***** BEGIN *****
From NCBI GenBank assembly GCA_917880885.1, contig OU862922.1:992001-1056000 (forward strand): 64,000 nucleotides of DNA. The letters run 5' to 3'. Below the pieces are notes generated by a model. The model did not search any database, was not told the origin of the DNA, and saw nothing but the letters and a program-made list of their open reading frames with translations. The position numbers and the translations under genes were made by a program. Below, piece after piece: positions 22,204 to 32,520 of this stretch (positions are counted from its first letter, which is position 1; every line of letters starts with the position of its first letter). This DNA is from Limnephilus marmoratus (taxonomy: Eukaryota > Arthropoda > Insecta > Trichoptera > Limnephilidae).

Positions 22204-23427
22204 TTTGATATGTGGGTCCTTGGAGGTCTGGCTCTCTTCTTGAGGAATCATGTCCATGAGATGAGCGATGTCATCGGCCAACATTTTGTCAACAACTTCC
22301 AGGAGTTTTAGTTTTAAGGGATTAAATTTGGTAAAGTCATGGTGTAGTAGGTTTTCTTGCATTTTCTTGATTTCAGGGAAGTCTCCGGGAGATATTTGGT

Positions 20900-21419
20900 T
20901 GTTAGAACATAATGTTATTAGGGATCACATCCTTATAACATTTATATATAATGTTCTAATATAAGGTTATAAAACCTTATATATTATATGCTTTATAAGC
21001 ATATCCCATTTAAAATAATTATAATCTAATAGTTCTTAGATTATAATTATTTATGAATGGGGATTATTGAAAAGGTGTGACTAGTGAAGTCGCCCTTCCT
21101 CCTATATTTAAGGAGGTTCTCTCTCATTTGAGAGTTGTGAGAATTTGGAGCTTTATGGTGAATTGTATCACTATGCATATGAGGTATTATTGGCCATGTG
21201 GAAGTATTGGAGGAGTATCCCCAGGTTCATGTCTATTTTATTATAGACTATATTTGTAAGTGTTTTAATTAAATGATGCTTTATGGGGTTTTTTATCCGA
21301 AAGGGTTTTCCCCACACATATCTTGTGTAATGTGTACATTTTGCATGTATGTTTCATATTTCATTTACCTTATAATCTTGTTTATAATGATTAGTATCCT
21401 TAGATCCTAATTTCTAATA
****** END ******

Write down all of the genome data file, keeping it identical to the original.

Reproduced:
From NCBI GenBank assembly GCA_917880885.1, contig OU862922.1:992001-1056000 (forward strand): 64,000 nucleotides of DNA. The letters run 5' to 3'. Below the pieces are notes generated by a model. The model did not search any database, was not told the origin of the DNA, and saw nothing but the letters and a program-made list of their open reading frames with translations. The position numbers and the translations under genes were made by a program. Below, piece after piece: positions 22,204 to 32,520 of this stretch (positions are counted from its first letter, which is position 1; every line of letters starts with the position of its first letter). This DNA is from Limnephilus marmoratus (taxonomy: Eukaryota > Arthropoda > Insecta > Trichoptera > Limnephilidae).

Positions 22204-23427
22204 TTTGATATGTGGGTCCTTGGAGGTCTGGCTCTCTTCTTGAGGAATCATGTCCATGAGATGAGCGATGTCATCGGCCAACATTTTGTCAACAACTTCC
22301 AGGAGTTTTAGTTTTAAGGGATTAAATTTGGTAAAGTCATGGTGTAGTAGGTTTTCTTGCATTTTCTTGATTTCAGGGAAGTCTCCGGGAGATATTTGGT

Positions 20900-21419
20900 T
20901 GTTAGAACATAATGTTATTAGGGATCACATCCTTATAACATTTATATATAATGTTCTAATATAAGGTTATAAAACCTTATATATTATATGCTTTATAAGC
21001 ATATCCCATTTAAAATAATTATAATCTAATAGTTCTTAGATTATAATTATTTATGAATGGGGATTATTGAAAAGGTGTGACTAGTGAAGTCGCCCTTCCT
21101 CCTATATTTAAGGAGGTTCTCTCTCATTTGAGAGTTGTGAGAATTTGGAGCTTTATGGTGAATTGTATCACTATGCATATGAGGTATTATTGGCCATGTG
21201 GAAGTATTGGAGGAGTATCCCCAGGTTCATGTCTATTTTATTATAGACTATATTTGTAAGTGTTTTAATTAAATGATGCTTTATGGGGTTTTTTATCCGA
21301 AAGGGTTTTCCCCACACATATCTTGTGTAATGTGTACATTTTGCATGTATGTTTCATATTTCATTTACCTTATAATCTTGTTTATAATGATTAGTATCCT
21401 TAGATCCTAATTTCTAATA